almost 3 years ago • 3 mins
Saudi Aramco – the world’s biggest oil company – reported a massive drop in profit for 2020 on Monday, as it continues to grapple with a problem hiding in plain sight.
What does this mean?
Just like its international rivals, Aramco had a hard time in 2020 when demand for and the price of oil went into freefall. Little wonder, then, that its profit for the year plunged 44% compared to the year before. Still, at least the oil giant has kept its word: Aramco announced it’ll pay investors $75 billion in dividends just like it promised it would, and even borrowed money to make sure it could afford it. That might be because the company’s feeling upbeat about the future: it reckons oil production levels will be back to normal by the end of the year.
Why should I care?
For markets: The pick of the oil titans?
Aramco’s bottom line is actually a lot more resilient than the average oil company’s: it has less debt than its rivals, as well as the lowest production cost for a barrel of oil. And since 98% of its shares are owned by Saudi Arabia, it hasn’t fallen victim to the same wild price swings either: its home country doesn’t buy and sell the stock, but instead just fills its coffers with its dividends. That steady income is a big draw for other investors too – as long as they can get past the country's environmental, social, and governance issues.
The bigger picture: Everyone guesses.
For all Aramco’s optimistism, a travel rebound isn’t a sure thing. In fact, investors sold off shares in European airlines and other travel companies on Monday, amid fears that rising coronavirus cases across the continent will end vacation season before it’s even begun. And to think, it was only last week that they were sending those stocks to all-time highs in hopes they’d benefit most from the economic recovery…
Keep reading for our next story...
The Turkish lira plunged to a near-record low on Monday after the government fired the chief of the country’s central bank over the weekend.
What does this mean?
The prices of goods and services have been rising rapidly in Turkey for a while now, with the country’s latest inflation rate sitting just above 15%. To fix that, the central bank’s chief has been hiking interest rates in an effort to discourage spending and cool off the country’s overheated economy. And even though that thinking is in line with almost all modern economic theories, the government disagrees: it says higher interest rates will actually lead to higher inflation.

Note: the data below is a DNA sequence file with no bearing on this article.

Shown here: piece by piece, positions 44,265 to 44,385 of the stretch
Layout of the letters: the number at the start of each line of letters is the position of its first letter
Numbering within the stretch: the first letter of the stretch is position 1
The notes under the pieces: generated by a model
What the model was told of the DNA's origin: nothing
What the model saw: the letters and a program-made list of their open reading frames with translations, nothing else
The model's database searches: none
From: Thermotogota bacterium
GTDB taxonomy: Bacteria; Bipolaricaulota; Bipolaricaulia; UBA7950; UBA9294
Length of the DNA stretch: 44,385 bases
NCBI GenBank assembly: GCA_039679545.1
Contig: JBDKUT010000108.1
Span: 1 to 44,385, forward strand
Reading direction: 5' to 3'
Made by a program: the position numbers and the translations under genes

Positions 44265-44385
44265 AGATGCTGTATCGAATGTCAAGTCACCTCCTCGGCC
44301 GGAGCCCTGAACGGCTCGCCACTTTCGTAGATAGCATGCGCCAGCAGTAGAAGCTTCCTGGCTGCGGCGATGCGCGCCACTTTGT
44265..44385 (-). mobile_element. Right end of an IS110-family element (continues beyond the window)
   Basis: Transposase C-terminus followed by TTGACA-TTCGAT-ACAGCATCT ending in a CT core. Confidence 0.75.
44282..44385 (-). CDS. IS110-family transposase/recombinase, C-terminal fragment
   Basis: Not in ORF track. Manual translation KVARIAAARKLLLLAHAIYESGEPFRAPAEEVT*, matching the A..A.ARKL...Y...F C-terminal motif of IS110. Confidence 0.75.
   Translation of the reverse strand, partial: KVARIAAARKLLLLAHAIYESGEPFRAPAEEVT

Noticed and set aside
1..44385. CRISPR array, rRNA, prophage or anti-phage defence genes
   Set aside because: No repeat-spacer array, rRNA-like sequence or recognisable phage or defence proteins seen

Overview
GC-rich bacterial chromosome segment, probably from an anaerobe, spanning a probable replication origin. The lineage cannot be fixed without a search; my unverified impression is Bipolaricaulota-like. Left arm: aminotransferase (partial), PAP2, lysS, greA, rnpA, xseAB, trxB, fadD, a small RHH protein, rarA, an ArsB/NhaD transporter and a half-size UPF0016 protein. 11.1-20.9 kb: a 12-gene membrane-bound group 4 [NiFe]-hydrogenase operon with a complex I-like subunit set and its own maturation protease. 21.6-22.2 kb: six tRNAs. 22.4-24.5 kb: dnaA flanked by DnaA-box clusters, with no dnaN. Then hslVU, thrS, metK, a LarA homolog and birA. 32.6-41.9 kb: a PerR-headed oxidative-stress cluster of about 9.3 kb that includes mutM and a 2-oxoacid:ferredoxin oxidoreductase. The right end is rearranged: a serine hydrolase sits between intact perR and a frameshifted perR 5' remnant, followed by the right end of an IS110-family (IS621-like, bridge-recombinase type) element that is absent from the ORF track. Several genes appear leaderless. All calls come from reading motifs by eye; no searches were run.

So after another bigger-than-expected rate hike on Thursday, the Turkish government finally decided enough was enough: it replaced the central bank’s chief for the third time since 2019.
Why should I care?
For markets: This crash will be felt across Europe.
Any confidence investors might’ve had in Turkey is all but gone: they’ve been selling off the country’s bonds and stocks, and they sent the lira down 15% versus the US dollar. In fact, investors seem to think another currency crisis – like the one in 2018, when the lira fell 34% against the dollar – could be on the cards. And Turkey’s not the only one feeling edgy: European banks like BBVA, UniCredit, and BNP Paribas might struggle to get repaid by their Turkish clients, and investors sent their stocks down by as much as 6%.
The bigger picture: Will emerging markets follow?
Turkey is considered an emerging market (EM), and what affects one often affects them all. That might be why other EM currencies fell in value during Turkey’s 2018 currency crisis, and why there are concerns that history will repeat itself now. But that’s not necessarily likely: 2018’s crisis was at least in part down to globally significant US sanctions, while this time the government’s actions were – *looks up technical term* – nuts.
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